COPPER miner Equinox has made a C$4.8bn (£3.04bn) hostile bid for Lundin Mining, in a move that could create one of the biggest copper-focused miners in the world.
Equinox, which is listed in Australia and Toronto, is hoping to break up a nil-premium merger between Lundin and Inmet Mining to ramp up its own exposure to copper prices, which rose more than a third on the London market during 2010.
“We are building a hugely attractive copper company,” Equinox chief operating officer Cobb Johnstone told City A.M. “It gives us a very strong production profile immediately… and the growth profile is very low risk as it comes from projects that are already in construction.”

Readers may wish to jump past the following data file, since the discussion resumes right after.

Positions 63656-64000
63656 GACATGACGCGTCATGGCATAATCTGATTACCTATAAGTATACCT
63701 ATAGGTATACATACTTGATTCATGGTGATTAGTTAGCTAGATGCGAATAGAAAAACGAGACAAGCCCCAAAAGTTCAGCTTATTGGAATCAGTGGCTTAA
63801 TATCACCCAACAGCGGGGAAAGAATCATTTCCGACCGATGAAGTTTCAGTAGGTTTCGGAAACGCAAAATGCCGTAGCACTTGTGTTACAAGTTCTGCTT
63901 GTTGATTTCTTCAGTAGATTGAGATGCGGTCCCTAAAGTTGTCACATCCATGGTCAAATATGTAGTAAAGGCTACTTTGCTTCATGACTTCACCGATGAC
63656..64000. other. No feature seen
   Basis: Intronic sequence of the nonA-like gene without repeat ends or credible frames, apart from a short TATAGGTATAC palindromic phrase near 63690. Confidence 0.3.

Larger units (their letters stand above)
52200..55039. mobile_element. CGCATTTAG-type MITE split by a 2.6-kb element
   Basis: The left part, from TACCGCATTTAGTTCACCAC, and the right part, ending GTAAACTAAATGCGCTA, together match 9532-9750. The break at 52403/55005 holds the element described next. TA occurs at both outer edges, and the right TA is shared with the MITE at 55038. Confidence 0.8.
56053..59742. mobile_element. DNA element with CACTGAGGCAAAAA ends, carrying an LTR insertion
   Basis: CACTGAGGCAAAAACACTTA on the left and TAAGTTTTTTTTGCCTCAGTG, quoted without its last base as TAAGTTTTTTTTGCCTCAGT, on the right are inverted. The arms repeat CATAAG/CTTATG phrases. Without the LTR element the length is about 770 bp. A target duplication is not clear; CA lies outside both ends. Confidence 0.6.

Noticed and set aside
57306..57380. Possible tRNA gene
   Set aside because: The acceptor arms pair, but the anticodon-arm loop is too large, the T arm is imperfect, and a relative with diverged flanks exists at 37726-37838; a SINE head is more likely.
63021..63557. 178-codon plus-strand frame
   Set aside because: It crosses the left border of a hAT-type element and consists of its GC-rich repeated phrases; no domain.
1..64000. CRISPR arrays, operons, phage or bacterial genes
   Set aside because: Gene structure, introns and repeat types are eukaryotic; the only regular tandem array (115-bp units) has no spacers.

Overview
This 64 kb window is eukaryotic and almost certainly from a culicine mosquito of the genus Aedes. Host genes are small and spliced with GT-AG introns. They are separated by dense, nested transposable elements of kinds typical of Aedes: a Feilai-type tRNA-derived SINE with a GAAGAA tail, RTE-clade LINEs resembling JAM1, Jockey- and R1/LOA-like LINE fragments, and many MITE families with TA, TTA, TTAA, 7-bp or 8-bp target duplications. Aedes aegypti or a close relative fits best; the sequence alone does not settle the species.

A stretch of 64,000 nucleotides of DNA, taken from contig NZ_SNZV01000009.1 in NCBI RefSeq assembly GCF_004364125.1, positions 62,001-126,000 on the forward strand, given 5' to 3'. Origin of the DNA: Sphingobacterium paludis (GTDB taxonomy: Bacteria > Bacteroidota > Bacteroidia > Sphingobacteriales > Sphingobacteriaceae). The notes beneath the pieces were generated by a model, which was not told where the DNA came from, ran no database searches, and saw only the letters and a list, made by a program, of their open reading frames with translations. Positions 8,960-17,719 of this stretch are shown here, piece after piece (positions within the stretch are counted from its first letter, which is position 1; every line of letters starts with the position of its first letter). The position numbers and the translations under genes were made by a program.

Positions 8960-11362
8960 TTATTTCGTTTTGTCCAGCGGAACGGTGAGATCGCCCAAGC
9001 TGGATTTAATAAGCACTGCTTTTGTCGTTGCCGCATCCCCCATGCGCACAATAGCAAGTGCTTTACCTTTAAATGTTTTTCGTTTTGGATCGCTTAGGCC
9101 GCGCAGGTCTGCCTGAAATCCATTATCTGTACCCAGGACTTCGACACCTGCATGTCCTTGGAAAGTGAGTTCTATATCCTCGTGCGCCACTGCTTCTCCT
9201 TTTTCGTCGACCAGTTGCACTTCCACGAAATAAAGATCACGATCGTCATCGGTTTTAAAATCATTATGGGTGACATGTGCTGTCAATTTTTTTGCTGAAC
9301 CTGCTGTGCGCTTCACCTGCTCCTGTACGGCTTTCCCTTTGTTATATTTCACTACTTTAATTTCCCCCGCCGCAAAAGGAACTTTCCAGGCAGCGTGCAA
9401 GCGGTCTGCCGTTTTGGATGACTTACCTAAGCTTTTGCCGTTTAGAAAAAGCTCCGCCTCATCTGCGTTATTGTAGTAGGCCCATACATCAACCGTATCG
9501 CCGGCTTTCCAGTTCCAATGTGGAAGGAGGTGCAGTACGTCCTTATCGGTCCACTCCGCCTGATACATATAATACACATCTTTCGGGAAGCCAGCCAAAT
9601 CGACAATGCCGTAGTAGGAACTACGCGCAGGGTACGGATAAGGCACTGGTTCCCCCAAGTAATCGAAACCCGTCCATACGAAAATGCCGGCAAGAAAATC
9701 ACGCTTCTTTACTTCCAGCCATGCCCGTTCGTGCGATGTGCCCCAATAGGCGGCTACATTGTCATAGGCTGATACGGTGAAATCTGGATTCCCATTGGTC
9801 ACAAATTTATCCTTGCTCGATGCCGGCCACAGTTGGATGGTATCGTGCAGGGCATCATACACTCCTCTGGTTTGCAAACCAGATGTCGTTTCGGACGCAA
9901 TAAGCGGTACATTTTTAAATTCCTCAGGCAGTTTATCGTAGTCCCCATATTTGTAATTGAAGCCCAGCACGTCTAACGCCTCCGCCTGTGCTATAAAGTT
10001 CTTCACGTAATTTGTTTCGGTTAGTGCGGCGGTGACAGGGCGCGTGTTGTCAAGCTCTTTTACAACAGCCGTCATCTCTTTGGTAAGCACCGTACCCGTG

Johnstone added that the deal, if accepted by Lundin and Equinox investors, would put the combined firm in the top five copper-driven companies worldwide.
Lundin shareholders can take either C$8.10 in cash or Equinox shares, representing a 26 per cent premium to last week’s closing price.
But Lundin would also have to pay C$120m in break fees if it walked away from its C$9bn merger with Inmet, which was agreed in January.
Equinox owns Africa’s third-biggest copper mine by production, the Lumwana facility in Zambia, while Toronto-listed Lundin operates copper, zinc and nickel mines in Europe and has a minority stake in a copper-cobalt mine in the Democratic Republic of Congo.